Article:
No water in Imphal till conditions improve

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Persons pumping water into their private water carriers from the Ningthem Pukhri water supply on Wednesday.
IMPHAL, April 4: Taking advantage of the acute scarcity of water in Imphal city, Water Supply staffs stationed at the Ningthem Pukhri General Water reservoir are minting money by selling water to private water carriers without authorization from higher authorities. Meanwhile, the main sources of water for the treatment plants around Imphal have dried up.

Early morning today, local residents saw diesel auto rickshaws saddled with water storage tanks of different capacities pumping water from the water reservoir.

A high ranking officer at the PHED HQs expressed surprise when asked about the illegal activity. However, he said serious action would be taken up against the erring officials at the reservoir.

He added, the department is opening up only two reservoirs in Imphal area to private operators which are Canchipur and Koirengei.

An IFP reporter saw vehicles loaded with storage tanks filled with water coming out from the Ningthem Pukhri Water Supply complex. When the reporter queried to the people working inside the campus, none of them cooperated with an excuse that they were simply labourers.

A private operator refused to comment when asked with whose permission they are pumping out water from the resevior. However, he said they sell water at the rate of Rs 400 per 1000 lt.

Supply of potable water at Porompat water supply scheme has stopped from March 31 as the water levels at Iril River and Imphal River have receded and this will remain effective till the water levels are back to normal, a PHED statement said.

According to a statement of the Water Supply Maintenance Divn II, regular supply of drinking water to the areas under Porompat water supply scheme, Canchipur water supply scheme, Khurai Lai wangma reservoir, Minuthong reservoir, etc. would not be possible as of now.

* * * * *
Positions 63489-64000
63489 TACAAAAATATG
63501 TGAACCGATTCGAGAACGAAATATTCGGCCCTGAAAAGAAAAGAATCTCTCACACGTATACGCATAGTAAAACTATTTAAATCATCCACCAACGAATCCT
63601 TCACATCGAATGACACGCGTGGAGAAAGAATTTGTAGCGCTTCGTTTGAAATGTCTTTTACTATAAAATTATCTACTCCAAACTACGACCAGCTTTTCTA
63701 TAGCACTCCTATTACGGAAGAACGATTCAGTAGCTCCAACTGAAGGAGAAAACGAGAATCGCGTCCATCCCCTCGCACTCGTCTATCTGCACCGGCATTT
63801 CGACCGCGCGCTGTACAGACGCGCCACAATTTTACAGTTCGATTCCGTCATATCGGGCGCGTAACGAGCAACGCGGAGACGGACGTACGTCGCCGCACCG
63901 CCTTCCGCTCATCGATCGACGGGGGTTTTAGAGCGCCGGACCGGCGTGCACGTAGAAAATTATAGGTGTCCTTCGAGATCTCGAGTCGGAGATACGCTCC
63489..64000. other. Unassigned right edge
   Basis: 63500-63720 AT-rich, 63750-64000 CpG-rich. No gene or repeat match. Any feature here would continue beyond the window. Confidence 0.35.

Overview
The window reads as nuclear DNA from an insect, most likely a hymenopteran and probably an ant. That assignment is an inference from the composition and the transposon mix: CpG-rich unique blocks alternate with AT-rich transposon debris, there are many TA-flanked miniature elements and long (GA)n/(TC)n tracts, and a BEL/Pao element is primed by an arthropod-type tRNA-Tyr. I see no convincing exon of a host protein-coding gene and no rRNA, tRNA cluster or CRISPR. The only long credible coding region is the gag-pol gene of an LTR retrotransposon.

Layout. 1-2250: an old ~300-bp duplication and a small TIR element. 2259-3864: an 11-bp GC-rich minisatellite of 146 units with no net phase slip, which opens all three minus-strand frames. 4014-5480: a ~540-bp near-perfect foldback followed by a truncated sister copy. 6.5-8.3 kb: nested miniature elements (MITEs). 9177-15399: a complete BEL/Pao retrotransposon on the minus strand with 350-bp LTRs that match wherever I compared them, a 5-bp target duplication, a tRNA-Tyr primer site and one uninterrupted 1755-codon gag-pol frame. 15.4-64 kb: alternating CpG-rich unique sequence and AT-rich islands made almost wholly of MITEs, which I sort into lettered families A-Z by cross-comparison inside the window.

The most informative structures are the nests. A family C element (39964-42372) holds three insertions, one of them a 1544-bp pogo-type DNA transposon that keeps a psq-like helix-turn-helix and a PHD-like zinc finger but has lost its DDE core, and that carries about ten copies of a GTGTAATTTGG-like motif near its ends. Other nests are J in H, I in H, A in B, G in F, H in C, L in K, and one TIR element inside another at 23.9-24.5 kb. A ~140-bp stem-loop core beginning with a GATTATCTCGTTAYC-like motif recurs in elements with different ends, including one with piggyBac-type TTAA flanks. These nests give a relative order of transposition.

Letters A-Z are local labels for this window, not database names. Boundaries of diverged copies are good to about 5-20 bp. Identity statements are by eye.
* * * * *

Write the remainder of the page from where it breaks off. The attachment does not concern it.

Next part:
The daily requirement of the 7.5 lakh population of Imphal including sub urban areas is slated at 102 million liters (ML) and the volume provided by the Public Health and Engineering Department at present amounts to hardly 70 ML.

Another statement from Water Supply Maintenance Divn I said, the water level at Singda Dam has receded to its lowest level and the Leimakhong River is fast drying up leading to inoperable conditions at the Singda, Kangchup and Iroisemba Water Plants.

According to the statement, the treatment plant at Iroisemba could not pump up enough water. In the prevailing circumstance, the division would not be able to supply water to areas of Imphal under the jurisdiction of Iroisemba plant; Thangmeiband and Lamphel areas under the jurisdiction of Singda; Keisampat, Nepramenjor leikai, Babupara, Irompukhri and Chingtham Leikai under Kangchup plant; and areas under the jurisdiction of Sangaiprou reservoir.

The statement further appealed to the general public to desist from resorting to unauthorized connection and damage to the pipelines in this time of crisis. Such acts could entail imprisonment from one to six months or a fine of Rs 3000 or both under the Water Supply Act 1992.

It also sought cooperation from the general public specially Meira Paibis and local clubs in the campaign against unauthorized connections.

PHED sources say, the water which is being pumped from the main reservoir incurs a loss of 30% during transmission due to leakages. The main reason is stated to be the nearly 40 years old pipelines deteriorating.

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